If there’s one characteristic that defines trailblazing cycling hero Greg LeMond, it’s fearlessness. In 1986, in a sport dominated by Europeans for a century, the famously anti-doping wunderkind became the first and only American to legitimately win cycling’s most brutal race, the 21-stage, 2,200-mile Tour de France. And he did it on a carbon-fiber bike (another first) at a time when steel still ruled the pro peloton.
Shortly after that historic victory, he was nearly killed in a hunting accident. But rather than call it quits, LeMond clawed his way back—with lead still riddling his torso, liver, and heart—to win the Tour in inhuman fashion in 1989 and ’90. Afterwards, as Big Dope inexorably took over the major teams, LeMond publicly fought for the integrity of the sport, exposing the systemic cheating that brought down Lance Armstrong and others.
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And now, fearless as ever, the champ is relaunching his bike brand and developing the future of carbon fiber in the hills of Tennessee. His first new models? Two visionary, lightweight carbon-fiber e-bikes: the Prolog, a flat-bar ripper, and the Dutch, a reinvention of Holland’s classic city cruiser (from $4,500; lemond.com), pictured below, respectively.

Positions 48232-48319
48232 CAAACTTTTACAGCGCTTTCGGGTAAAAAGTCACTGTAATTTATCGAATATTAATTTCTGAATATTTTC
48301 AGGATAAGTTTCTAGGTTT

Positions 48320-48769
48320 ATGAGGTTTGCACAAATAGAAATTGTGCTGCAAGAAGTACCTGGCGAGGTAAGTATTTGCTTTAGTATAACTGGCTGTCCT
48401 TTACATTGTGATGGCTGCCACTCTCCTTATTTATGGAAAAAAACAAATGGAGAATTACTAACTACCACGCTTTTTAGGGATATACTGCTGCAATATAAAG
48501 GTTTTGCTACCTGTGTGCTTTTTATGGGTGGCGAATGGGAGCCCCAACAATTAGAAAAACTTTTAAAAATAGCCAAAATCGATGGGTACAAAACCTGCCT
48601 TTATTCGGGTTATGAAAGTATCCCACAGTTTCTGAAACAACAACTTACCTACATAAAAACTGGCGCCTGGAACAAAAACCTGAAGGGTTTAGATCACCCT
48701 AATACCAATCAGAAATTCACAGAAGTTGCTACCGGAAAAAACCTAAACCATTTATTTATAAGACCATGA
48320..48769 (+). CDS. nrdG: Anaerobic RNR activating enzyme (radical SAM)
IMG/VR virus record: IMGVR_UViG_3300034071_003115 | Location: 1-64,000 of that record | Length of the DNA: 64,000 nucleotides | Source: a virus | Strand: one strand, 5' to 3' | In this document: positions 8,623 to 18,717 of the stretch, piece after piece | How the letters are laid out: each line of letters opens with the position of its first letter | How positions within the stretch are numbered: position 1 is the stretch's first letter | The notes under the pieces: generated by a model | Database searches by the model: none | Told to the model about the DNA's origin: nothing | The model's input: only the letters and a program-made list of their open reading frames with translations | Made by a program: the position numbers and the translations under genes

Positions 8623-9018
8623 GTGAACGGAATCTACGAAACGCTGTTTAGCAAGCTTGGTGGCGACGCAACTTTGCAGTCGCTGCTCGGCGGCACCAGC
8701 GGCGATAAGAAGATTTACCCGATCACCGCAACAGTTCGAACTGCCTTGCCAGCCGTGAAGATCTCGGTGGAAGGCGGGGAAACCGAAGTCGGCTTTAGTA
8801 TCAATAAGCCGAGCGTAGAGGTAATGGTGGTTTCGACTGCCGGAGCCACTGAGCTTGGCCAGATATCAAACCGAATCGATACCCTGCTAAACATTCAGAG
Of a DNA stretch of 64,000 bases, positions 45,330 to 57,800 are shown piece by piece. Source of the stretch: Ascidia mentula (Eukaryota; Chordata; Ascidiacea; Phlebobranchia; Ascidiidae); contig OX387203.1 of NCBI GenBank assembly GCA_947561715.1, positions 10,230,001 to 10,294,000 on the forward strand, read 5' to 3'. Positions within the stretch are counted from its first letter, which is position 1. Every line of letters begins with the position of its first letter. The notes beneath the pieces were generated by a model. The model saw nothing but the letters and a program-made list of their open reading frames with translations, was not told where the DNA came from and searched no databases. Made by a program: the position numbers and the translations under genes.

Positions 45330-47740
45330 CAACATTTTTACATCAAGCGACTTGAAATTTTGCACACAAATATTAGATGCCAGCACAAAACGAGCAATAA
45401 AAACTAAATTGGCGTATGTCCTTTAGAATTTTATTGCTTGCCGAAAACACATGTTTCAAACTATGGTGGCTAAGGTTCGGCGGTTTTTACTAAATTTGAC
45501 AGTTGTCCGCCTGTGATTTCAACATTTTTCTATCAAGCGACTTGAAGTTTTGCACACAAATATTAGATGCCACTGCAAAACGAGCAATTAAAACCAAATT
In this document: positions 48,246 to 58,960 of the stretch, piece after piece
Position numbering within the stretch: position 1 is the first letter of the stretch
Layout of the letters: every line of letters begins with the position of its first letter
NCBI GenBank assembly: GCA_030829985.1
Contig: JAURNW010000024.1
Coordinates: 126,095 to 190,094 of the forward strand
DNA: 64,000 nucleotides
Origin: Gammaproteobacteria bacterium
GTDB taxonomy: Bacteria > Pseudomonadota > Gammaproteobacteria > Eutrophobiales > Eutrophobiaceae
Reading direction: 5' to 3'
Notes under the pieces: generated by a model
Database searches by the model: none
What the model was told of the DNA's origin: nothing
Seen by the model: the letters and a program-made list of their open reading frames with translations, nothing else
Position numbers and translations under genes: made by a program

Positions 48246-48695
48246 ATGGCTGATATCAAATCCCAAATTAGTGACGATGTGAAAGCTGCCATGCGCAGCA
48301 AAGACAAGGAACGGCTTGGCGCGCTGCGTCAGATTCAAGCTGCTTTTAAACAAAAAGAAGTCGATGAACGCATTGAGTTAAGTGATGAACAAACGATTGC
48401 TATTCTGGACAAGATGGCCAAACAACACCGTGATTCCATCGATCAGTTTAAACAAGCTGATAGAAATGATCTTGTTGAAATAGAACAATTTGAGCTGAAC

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Both offer seamless electric boosting and carbon monocoque construction, including handlebars and integrated lights, fenders, and, for the Dutch, a basket and rear rack. A non-electric racing bike, the Road, is set to debut this spring. Gravel and mountain lines are in the works, too.
“Cycling is transformational,” says LeMond, pictured on the Prolog below. “I always wanted my wife, who’d never ridden long distances, to experience that. With an e-bike, she gets to. I really believe the beauty of cycling is that, beyond health and fitness, it’s going to play a huge role in the future of transportation, helping the environment, and improving cities. That’s what’s exciting.”
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